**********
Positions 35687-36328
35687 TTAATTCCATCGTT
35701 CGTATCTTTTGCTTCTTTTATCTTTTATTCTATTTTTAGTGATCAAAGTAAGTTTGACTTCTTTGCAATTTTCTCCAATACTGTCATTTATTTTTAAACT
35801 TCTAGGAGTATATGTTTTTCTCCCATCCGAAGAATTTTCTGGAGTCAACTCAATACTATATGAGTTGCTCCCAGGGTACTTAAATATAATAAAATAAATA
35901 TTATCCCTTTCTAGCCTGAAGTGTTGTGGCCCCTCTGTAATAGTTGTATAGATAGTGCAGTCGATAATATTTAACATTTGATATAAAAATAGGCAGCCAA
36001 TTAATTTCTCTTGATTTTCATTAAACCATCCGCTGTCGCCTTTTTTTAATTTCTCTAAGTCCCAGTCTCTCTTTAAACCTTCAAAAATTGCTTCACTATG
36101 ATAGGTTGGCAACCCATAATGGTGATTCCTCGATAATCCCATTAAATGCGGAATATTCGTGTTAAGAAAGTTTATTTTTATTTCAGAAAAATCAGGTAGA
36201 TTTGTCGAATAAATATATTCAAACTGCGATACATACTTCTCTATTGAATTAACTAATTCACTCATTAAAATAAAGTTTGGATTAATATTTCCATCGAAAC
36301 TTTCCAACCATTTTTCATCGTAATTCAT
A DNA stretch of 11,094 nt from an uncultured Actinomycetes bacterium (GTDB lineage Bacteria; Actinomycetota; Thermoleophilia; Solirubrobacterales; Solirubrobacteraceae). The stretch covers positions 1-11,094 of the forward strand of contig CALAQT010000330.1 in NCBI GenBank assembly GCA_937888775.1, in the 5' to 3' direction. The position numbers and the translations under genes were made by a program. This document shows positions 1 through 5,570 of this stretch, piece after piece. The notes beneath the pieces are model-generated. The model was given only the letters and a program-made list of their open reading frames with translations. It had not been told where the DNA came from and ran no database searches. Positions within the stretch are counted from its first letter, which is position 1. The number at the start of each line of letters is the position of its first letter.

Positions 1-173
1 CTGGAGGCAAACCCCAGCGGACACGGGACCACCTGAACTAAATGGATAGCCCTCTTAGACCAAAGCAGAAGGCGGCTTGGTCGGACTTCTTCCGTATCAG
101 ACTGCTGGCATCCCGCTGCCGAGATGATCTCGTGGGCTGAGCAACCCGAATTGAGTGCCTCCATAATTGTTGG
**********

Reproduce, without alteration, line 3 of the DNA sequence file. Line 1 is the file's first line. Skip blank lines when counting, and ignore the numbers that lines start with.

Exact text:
35701 CGTATCTTTTGCTTCTTTTATCTTTTATTCTATTTTTAGTGATCAAAGTAAGTTTGACTTCTTTGCAATTTTCTCCAATACTGTCATTTATTTTTAAACT